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The Diary of James Brogden, August 1871 – December 1872

13 November 1872

13 November 1872

Theo. Sumner introduced me to Sir Geo. Vernon who is enthusiastic on the Australian Railway from Adelaide to Port Darwin and also on the second Java Telegraphic Cable. We found the Yarra River very narrow and tortuous. It is quite necessary that Melbourne should do something to improve the navigation. We entered Port Jackson, which is about 40 miles by 30, through the narrow heads formed by a sand spit. Heavy breakers and surf are almost constantly to be met with on the bar. The lights are good, but the channel inside winds about and is very long. There is a proposal to cut a Ship Canal from Melbourne to Sandridge, about 2 miles.

Melbourne is very well laid out, as far as the streets are concerned, - and the buildings good. The population is about 200,000. A large Business is done here, and it has a splendid future. The Post Office, Town Hall, Churches and some of the Banks are very good buildings indeed. The Railways were very costly in construction, being as much as £16,000 per mile and upwards. They are owned by the Government;- and acting on the advice of their Engineer-in-Chief, the Govt. alone are attempting to carry out all their Public Works, which they may find to be a great mistake. At present the Govt. have about 400 miles of Railway on hand, besides the Line which is forming page 105 to Echuca, on the boundary of New South Wales. This Railway is on the 5ft 3in gauge, and the New South Wales is on the 4ft 8 ½ in – thus between Melbourne and Sydney, there will be a break of gauge. Then again Queensland to the North is constructing its lines on the 3ft 6in gauge. This is sad, as eventually all the lines in the Country will have to be united. Melbourne must continue to progress from its position; - the fruits of the Murray Valley come to Melbourne, and when the Echuca Railway is opened, a large part of the N.S.Wales traffic will for a long time find its was thro’ Victoria.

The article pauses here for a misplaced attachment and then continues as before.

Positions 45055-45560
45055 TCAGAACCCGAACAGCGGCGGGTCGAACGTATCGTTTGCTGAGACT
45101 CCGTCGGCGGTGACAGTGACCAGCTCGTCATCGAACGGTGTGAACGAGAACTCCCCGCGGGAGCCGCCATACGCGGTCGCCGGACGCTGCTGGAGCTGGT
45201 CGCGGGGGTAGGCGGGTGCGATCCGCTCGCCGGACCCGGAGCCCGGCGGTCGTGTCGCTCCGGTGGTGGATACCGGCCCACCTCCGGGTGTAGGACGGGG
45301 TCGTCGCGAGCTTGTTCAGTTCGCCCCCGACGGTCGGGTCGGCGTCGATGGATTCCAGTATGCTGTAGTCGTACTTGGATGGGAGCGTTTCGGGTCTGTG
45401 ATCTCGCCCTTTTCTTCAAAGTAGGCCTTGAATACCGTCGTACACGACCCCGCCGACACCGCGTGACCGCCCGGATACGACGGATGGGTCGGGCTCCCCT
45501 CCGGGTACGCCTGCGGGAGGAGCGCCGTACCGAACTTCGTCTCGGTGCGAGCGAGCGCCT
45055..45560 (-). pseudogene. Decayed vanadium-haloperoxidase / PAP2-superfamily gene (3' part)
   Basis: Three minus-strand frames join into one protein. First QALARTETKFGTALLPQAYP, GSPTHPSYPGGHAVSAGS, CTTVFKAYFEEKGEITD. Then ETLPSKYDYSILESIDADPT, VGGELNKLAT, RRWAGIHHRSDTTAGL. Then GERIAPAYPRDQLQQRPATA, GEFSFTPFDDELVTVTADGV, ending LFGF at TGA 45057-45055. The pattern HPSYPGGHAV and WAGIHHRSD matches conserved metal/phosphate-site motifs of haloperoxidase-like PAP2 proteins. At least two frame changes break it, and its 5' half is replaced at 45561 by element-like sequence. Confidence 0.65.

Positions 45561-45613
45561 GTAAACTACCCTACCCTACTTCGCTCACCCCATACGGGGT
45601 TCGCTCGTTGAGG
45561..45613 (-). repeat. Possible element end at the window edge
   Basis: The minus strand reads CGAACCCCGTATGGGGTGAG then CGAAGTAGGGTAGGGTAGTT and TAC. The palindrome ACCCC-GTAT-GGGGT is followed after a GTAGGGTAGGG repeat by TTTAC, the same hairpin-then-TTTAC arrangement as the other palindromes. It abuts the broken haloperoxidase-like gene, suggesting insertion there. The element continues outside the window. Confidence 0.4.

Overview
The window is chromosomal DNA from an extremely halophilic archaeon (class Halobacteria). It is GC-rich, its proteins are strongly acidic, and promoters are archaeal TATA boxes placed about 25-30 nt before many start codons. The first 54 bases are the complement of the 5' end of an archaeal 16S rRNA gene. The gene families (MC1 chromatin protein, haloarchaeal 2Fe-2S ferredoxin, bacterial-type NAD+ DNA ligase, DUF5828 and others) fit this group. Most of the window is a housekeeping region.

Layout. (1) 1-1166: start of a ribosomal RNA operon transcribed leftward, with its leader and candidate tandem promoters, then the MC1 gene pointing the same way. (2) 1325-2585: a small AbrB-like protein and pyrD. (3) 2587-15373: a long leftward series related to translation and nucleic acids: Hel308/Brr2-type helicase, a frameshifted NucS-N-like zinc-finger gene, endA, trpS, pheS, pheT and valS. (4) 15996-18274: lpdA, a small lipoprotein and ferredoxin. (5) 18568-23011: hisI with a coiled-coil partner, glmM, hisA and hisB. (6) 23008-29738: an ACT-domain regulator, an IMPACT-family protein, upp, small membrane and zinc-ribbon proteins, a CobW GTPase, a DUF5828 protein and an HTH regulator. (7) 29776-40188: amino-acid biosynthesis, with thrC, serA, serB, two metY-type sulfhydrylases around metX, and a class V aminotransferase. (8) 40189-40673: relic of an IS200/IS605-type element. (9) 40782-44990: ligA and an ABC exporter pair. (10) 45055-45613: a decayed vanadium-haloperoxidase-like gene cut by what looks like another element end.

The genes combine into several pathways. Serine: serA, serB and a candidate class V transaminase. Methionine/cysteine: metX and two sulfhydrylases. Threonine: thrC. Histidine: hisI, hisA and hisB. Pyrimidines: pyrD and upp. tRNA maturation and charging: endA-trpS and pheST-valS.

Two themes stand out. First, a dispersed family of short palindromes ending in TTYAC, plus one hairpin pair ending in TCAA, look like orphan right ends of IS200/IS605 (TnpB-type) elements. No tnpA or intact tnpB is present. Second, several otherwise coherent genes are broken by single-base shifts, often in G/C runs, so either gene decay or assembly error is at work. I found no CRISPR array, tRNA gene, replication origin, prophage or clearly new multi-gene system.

I visited Ballarat. People think of Ballarat as if her prosperity was on the decline, and her diggings failing but I confess to a belief that the Gold mining proper is only commencing, altho’ the machinery and mining here is the best I have yet seen. Again as the Coal Mines of Gippsland and the other mineral productions are developed together with the wood supply from its mountains, - and as Railway communication extends, – all will contribute to the prosperity of Victoria concentrated in Melbourne. The people have certainly more energy and pluck that any have seen in the S. Hemisphere, and will keep the lead if they continue to carry on as they do now.